Top News Stories for Today – December 3, 2016
Italy to vote referendum to amend 1948 constitution
First Brexit, then Trump, now Italy? This weekend, Italians go to the polls to vote in a referendum on whether or not the country should amend its 1948 constitution.
The referendum is the brainchild of Matteo Renzi, Italy’s energetic, 41-year-old Prime Minister. His intention is to defang the upper house of the Italian Parliament, the Senato, by cutting its numbers from 315 to 100, thus reducing its powers dramatically, making it more of a consultative assembly.
Proponents of the referendum say that the goal is to make the job of governing Italy less complicated. By allowing the cabinet to push through legislation in a reasonable time frame, Italy would become more efficient, productive and prosperous while simultaneously becoming less bureaucratic and bound up in red tape. Some opponents say that the proposed reforms don’t go far enough, while others fear that a weakened Senate will eliminate an important check on power. CNN
Trump endorses Philippines’ drugs war
President-elect Donald Trump endorsed the Philippines’ controversial drug war tactics, claimed Philippines President Rodrigo Duterte on Saturday after a short phone call with Trump Friday night. “He was quite sensitive to our war on drugs and he wishes me well in my campaign and said that we are doing, as he so put it, ‘the right way,'” Duterte said.
Since taking office, Duterte has launched a brutal attack on suspected drug dealers, encouraging extrajudicial killings by police and vigilantes alike. “My order is shoot to kill you,” he infamously said of dealers. “I don’t care about human rights, you’d better believe me.” CNN, The Week
Trump speaks with Taiwanese president
While the phone call between the US president-elect and the Taiwanese president appeared to be mainly congratulatory, it broke over three decades of precedent; the last time leaders of the two countries spoke directly is believed to be 1979 and the US doesn’t formally recognize the Taiwanese government. China considers the island a breakaway province, and so the phone call is expected to create an uproar in Beijing. “That’s how wars start,” Sen. Chris Murphy (D-Conn.) tweeted.
China on Trump-Taiwan call
China on Saturday lodged its expected objections to President-elect Donald Trump’s acceptance of a congratulatory phone call from Taiwanese President Tsai Ing-wen in a sharp break with diplomatic habit. “We have noticed relevant reports and lodged solemn representation with the relevant side in the United States,” said a representative from China’s Foreign Ministry.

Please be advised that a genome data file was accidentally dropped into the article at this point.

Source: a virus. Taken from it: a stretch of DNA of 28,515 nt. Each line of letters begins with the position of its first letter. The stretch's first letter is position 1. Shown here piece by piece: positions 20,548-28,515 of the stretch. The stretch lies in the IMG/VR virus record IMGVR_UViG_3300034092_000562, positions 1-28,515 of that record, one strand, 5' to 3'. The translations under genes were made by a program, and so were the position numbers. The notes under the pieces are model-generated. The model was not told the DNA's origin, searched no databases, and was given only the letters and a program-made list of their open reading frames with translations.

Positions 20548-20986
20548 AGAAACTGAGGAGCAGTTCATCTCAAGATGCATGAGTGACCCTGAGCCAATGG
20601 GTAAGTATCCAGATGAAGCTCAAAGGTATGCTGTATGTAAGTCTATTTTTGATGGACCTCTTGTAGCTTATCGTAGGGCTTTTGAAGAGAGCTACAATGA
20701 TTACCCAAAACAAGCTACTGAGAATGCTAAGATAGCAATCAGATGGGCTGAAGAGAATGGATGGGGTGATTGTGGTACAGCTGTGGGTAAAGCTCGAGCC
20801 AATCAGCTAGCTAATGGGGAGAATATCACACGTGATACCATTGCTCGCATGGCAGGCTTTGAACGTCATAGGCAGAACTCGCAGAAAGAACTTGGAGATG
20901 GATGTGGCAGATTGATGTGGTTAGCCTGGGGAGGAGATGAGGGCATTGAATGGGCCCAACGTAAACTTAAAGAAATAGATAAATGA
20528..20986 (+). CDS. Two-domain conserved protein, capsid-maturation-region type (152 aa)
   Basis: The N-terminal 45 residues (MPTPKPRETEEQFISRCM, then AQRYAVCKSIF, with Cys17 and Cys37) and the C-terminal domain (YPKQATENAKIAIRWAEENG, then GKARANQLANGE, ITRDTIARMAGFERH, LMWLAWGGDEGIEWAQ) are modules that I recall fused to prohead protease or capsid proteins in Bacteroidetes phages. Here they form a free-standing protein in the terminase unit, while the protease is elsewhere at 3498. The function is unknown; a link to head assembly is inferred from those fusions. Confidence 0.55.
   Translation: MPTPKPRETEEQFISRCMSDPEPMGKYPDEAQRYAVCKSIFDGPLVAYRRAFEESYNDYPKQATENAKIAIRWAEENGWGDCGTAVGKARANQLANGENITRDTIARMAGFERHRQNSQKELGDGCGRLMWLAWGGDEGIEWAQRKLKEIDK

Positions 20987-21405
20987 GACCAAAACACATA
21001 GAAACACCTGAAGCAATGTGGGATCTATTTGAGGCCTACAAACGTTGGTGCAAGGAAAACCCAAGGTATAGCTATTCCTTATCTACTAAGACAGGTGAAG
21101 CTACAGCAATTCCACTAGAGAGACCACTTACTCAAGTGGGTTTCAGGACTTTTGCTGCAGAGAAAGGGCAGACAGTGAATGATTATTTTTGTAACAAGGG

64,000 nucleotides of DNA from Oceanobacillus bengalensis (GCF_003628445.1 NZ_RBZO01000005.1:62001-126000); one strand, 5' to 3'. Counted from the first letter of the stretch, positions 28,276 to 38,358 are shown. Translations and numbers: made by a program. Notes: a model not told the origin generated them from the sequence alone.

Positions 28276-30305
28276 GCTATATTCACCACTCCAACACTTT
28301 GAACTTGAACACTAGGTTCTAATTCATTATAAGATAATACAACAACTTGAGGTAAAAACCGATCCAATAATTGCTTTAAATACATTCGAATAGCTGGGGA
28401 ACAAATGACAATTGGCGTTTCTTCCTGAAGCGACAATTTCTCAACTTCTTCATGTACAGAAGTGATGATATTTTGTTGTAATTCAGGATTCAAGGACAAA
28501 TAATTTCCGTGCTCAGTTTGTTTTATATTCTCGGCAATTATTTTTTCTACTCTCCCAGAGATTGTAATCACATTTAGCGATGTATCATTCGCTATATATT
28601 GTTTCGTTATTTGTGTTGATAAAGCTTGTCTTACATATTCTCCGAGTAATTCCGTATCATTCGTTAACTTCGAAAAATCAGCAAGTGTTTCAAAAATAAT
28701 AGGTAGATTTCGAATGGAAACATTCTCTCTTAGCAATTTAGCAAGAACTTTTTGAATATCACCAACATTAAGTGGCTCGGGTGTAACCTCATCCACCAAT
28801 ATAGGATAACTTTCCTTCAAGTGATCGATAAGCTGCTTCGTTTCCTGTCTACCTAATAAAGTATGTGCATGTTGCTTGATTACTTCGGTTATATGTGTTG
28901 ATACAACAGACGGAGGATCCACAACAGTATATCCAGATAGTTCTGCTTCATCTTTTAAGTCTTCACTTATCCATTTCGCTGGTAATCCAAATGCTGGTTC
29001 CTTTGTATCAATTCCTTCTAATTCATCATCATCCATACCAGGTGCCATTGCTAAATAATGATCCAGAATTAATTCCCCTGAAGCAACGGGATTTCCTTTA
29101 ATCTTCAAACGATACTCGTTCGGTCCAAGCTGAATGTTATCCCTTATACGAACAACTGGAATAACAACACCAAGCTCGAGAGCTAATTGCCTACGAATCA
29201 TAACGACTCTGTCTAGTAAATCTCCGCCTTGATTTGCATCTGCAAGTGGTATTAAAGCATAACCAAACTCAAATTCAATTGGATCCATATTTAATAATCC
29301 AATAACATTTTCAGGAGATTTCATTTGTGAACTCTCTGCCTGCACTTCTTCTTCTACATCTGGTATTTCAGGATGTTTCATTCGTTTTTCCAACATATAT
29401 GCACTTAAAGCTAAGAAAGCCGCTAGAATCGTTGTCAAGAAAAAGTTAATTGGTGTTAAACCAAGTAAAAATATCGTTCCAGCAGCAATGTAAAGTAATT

“The ‘one China’ principle is the political foundation of China-US relations.” Earlier comments from Chinese Foreign Minister Wang Yi place the blame squarely on “petty” Taiwan. Trump on Twitter defended the call, noting that he did not initiate it and that “the US sells Taiwan billions of dollars of military equipment,” so a call should be permitted. CNN, Reuters
Democrats on Trump’s pick for defense secretary
Democrats are already putting up roadblocks to the nomination of retired Marine Gen. James Mattis, President-elect Donald Trump’s pick for defense secretary. While most appointments need only a simple Senate majority for confirmation, Mattis, who retired from the military in 2013, also needs the Senate to approve a waiver allowing him to serve in the Pentagon less than seven years after retirement.
And for that, Sen. Kirsten Gillibrand (D-N.Y.) said she would require a 60-vote supermajority, which Republicans don’t have. “Civilian control of our military is a fundamental principle of American democracy,” Gillibrand said. Though Mattis has strong support from Republicans, Politico noted it’s quite possible that Democrats could “unilaterally block” Mattis. Politico, Bloomberg
South Korean opposition files Impeachment
South Korea’s opposition parties have filed an impeachment motion against scandal-hit President Park Geun-hye. The bill was filed Saturday as hundreds of thousands of South Koreans from around the country gathered in Seoul for a rally for the sixth consecutive Saturday to demand the president’s impeachment.
The motion was signed by 171 lawmakers of the 300-seat legislature. A vote will be held in the National Assembly Friday. The opposition, however, will need 28 members of the ruling party to bring the vote to the two-thirds majority required to pass the bill. It is not clear if the opposition will be able to garner the votes from Park’s Saenuri Party.
Park has offered to step down, but the opposition says the offer is a stalling tactic designed to buy time and keep her in office. The ruling party wants the president to voluntarily step down in April, opening the way for a presidential election to be held in June, six months ahead of schedule. VOA
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